Enhanced access to preventive and primary care services is a primary focus of the Affordable Care Act, but the potential effect of this law on surgical care is not well defined.
To estimate the differential effect of insurance expansion on utilization of discretionary vs nondiscretionary inpatient surgery with Massachusetts health care reform as a natural experimental condition.
Design, Setting, and Participants
We used the state inpatient databases from Massachusetts and 2 control states (New Jersey and New York) to identify nonelderly adult patients (aged 19-64 years) who underwent discretionary vs nondiscretionary surgical procedures from January 1, 2003, through December 31, 2010. We defined discretionary surgery as elective, preference-sensitive procedures (eg, joint replacement and back surgery) and nondiscretionary surgery as imperative and potentially life-saving procedures (eg, cancer surgery and hip fracture repair).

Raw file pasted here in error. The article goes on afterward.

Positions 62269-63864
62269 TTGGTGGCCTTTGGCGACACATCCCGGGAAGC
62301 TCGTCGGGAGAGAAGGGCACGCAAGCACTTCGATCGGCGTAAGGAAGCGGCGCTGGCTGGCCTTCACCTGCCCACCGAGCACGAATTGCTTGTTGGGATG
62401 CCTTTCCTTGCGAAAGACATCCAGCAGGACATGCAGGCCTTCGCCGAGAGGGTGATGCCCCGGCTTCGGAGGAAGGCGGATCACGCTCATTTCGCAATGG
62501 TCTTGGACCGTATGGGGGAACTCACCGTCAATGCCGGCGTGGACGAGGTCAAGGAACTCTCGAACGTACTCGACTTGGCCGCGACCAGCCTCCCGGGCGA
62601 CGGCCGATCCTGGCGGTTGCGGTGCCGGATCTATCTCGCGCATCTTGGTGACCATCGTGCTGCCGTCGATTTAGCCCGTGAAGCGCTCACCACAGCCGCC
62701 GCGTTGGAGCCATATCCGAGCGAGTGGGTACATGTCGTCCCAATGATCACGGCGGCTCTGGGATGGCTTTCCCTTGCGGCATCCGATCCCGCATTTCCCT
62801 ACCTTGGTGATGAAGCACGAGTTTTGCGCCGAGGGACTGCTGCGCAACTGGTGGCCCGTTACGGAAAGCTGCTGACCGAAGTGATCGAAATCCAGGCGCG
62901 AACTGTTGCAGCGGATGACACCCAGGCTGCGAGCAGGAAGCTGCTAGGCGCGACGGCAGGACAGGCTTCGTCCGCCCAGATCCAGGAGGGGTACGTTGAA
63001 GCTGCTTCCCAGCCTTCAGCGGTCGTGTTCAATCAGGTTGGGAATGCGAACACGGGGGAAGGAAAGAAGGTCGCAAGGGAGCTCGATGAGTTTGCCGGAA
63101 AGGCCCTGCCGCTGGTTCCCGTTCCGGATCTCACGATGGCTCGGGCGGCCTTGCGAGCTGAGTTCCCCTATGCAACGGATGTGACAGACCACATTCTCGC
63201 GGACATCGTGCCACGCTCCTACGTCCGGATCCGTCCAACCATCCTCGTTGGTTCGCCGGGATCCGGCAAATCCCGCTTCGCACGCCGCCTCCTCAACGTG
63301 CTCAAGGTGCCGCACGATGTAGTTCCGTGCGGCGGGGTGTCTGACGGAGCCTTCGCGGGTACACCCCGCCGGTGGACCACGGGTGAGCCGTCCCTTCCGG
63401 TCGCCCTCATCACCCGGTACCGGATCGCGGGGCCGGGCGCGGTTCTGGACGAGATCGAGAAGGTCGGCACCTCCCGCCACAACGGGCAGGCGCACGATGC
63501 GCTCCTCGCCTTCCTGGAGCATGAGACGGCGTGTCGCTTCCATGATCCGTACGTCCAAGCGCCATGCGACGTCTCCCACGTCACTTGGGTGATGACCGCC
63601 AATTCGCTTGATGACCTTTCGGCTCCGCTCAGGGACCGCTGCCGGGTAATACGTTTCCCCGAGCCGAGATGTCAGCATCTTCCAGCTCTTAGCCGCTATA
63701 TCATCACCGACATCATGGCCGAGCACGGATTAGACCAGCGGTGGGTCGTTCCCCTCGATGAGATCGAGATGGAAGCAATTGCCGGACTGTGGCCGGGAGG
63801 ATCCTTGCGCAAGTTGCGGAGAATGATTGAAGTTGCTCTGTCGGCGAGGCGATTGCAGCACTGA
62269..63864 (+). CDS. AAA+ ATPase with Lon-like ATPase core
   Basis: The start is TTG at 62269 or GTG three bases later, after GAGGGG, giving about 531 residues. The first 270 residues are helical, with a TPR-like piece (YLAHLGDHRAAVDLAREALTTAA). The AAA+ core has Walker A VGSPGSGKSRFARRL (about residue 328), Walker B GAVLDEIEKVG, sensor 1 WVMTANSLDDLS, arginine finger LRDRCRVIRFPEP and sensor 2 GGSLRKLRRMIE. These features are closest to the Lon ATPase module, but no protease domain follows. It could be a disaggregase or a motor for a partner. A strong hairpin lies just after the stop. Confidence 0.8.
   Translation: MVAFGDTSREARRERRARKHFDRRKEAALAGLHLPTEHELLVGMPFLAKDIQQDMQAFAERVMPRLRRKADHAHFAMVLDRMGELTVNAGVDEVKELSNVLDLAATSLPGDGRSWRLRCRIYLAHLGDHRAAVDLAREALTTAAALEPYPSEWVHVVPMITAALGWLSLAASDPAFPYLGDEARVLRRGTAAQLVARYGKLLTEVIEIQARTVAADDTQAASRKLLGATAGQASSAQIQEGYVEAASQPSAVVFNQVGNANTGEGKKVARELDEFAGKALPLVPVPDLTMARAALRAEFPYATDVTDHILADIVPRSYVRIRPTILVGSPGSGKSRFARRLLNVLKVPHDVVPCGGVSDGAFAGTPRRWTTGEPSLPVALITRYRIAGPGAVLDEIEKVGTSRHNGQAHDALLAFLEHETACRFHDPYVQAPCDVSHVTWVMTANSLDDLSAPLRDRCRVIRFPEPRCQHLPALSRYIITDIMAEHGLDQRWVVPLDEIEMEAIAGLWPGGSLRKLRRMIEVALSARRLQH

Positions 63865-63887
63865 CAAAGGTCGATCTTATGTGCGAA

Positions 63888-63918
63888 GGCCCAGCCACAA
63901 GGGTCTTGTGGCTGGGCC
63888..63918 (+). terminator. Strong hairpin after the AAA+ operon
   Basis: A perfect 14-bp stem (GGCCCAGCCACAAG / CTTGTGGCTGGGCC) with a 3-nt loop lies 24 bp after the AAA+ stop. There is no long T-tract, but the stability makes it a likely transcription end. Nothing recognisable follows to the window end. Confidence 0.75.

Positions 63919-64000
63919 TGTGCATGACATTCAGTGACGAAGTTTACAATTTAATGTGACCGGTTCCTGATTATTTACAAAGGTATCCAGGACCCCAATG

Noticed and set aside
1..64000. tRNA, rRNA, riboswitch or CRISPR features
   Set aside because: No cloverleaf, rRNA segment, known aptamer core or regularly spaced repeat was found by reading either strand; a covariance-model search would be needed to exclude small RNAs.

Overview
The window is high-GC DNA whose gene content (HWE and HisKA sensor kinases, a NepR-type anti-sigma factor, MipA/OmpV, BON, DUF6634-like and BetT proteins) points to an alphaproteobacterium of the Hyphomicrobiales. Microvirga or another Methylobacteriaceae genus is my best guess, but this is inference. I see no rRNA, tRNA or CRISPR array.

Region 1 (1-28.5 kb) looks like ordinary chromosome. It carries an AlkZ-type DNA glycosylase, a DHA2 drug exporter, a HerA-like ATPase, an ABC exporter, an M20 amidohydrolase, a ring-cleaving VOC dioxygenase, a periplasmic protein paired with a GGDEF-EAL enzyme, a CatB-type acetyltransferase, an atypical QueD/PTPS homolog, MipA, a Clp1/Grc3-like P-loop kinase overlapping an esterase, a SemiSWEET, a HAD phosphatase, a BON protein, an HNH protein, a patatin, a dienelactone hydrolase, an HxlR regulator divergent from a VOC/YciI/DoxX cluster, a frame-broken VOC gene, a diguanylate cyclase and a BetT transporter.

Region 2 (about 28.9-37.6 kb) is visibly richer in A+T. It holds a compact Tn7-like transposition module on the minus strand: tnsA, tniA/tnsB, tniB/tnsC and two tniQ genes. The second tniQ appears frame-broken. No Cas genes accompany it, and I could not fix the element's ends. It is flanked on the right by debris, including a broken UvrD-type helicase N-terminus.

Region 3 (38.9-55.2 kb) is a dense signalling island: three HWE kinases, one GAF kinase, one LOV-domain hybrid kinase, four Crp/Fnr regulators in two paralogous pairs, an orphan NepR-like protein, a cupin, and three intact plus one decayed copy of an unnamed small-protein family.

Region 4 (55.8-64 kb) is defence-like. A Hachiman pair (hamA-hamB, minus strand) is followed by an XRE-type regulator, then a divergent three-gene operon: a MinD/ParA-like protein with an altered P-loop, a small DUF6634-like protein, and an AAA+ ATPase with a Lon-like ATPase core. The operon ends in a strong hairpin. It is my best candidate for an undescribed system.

All surgical procedures in the study and control populations.
Main Outcomes and Measures
Using July 1, 2007, as the transition point between the prereform and postreform periods, we performed a difference-in-differences analysis to estimate the effect of insurance expansion on rates of discretionary and nondiscretionary surgical procedures in the entire study population and for subgroups defined by race, income, and insurance status. We then extrapolated our results from Massachusetts to the entire US population.
We identified a total of 836 311 surgical procedures during the study period. Insurance expansion was associated with a 9.3% increase in the use of discretionary surgery in Massachusetts (P = .02). Conversely, the rate of nondiscretionary surgery decreased by 4.5% (P = .009). We found similar effects for discretionary surgery in all subgroups, with the greatest increase observed for nonwhite participants (19.9% [P < .001]). Based on the findings in Massachusetts, we estimated that full implementation of national insurance expansion would yield an additional 465 934 discretionary surgical procedures by 2017.
Conclusions and Relevance
Insurance expansion in Massachusetts was associated with increased rates of discretionary surgery and a concurrent decrease in rates of nondiscretionary surgery. If similar changes are seen nationally under the Affordable Care Act, the value of insurance expansion for surgical care may depend on the relative balance between increased expenditures and potential health benefits of greater access to elective inpatient procedures.